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Are Dividend and Low-Volatility ETFs Redundant?


Exchange traded funds pegged to dividend and low-volatility strategies have been huge sellers in 2012 with investors looking for stock ETFs that feature income and reduced risk.

In fact, Invesco PowerShares recently launched an ETF that attempts to combine the two approaches in one fund, PowerShares S&P 500 High Dividend Portfolio (SPHD) . [Low-Volatility, High-Dividend ETF Has Great Sales Hook]

However, investment researcher Morningstar warns investors that the two categories can overlap significantly in their portfolios and stock holdings.

Correlations between the different sets of ETFs are high because high dividend companies also tend to exhibit lower volatility in their share prices, it points out.

Some index providers and ETF managers have been “quite candid in saying there is a high level of correlation between the two strategies,” says Shannon Zimmerman, associate director of fund analysis for Morningstar.

However, he turns wary when marketing departments often pitch the strategies differently when “really there is a high degree of correlation between those approaches.” Low-volatility and dividend ETFs typically land in the large-cap value category, Zimmerman noted.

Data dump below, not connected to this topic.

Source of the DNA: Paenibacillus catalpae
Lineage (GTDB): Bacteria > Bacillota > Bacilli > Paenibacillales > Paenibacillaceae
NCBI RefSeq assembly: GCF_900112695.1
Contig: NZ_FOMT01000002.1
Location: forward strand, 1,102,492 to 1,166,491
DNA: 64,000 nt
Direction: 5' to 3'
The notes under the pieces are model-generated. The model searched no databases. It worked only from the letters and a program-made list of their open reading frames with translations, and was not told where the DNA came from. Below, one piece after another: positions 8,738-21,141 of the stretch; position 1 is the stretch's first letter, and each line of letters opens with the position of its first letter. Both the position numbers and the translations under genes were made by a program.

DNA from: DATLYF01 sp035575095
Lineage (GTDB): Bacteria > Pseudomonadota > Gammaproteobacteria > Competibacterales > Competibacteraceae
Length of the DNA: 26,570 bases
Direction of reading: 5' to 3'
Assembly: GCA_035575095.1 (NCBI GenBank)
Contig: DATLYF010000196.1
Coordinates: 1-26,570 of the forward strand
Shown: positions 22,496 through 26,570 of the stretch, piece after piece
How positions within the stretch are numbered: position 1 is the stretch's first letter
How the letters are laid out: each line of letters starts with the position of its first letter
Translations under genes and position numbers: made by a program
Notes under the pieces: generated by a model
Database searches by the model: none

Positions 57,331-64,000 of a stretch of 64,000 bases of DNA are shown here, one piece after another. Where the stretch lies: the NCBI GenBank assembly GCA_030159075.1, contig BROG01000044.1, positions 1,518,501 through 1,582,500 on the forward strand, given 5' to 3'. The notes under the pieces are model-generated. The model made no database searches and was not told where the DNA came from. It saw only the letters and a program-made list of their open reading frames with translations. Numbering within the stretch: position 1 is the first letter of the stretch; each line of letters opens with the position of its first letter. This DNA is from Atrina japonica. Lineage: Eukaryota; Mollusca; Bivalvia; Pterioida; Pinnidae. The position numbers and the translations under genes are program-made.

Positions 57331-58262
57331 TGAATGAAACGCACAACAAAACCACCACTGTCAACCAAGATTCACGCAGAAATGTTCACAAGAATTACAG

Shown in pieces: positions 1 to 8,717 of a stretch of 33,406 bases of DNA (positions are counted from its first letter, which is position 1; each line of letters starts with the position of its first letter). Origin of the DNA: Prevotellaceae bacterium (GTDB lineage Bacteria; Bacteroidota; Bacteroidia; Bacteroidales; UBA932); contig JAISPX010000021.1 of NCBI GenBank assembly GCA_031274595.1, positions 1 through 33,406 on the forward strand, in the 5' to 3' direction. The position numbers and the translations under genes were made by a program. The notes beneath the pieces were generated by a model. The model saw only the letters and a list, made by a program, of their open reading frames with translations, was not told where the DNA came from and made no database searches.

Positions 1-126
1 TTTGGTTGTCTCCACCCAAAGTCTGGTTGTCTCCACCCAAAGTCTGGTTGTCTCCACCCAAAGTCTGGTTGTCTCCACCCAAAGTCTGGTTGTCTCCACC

“If a company pays a dividend, that’s typically, though not always, a sign of financial health. So … the financially healthier companies tend to be the lower-volatility companies, as well. So there is a tight correlation there,” he said in an interview.

Therefore, investors need to be careful when buying popular dividend or low-volatility ETFs because they may already have similar exposure.

“On the other hand, as skeptical as I tend to be about some approaches to marketing mutual fund products … it’s hard to be too cranky when the trend is toward lower-volatility, higher-quality funds,” Zimmerman added.

Vanguard, the top-selling ETF firm this year, says it is considering launching its own low-volatility products. [Vanguard Mulls Low-Volatility ETFs as Category Thrives]

Low-volatility ETFs have attracted nearly $4 billion in 2012. Funds in the category include PowerShares S&P 500 Low Volatility (SPLV), iShares MSCI All Country World Minimum Volatility (ACWV), iShares MSCI USA Minimum Volatility (USMV), iShares MSCI Emerging Markets Minimum Volatility (EEMV), PowerShares S&P International Developed Low Volatility (IDLV) and PowerShares S&P Emerging Markets Low Volatility (EELV).

Dividend ETFs, which as a group have hauled in more than $10 billion this year, include WisdomTree Emerging Markets Equity Income (DEM), Vanguard Dividend Appreciation (VIG), iShares Dow Jones Select Dividend Index Fund (DVY), iShares High Dividend Equity Fund (HDV), SPDR S&P Dividend ETF (SDY), Vanguard High Dividend Yield Index Fund (VYM), WisdomTree Dividend Top 100 Fund (DTN), PowerShares International Dividend Achievers (PID) and First Trust Morningstar Dividend Leaders (FDL). [Dividend ETFs Under the Microscope]

Full disclosure: Tom Lydon’s clients own DVY.

The opinions and forecasts expressed herein are solely those of John Spence, and may not actually come to pass. Information on this site should not be used or construed as an offer to sell, a solicitation of an offer to buy, or a recommendation for any product.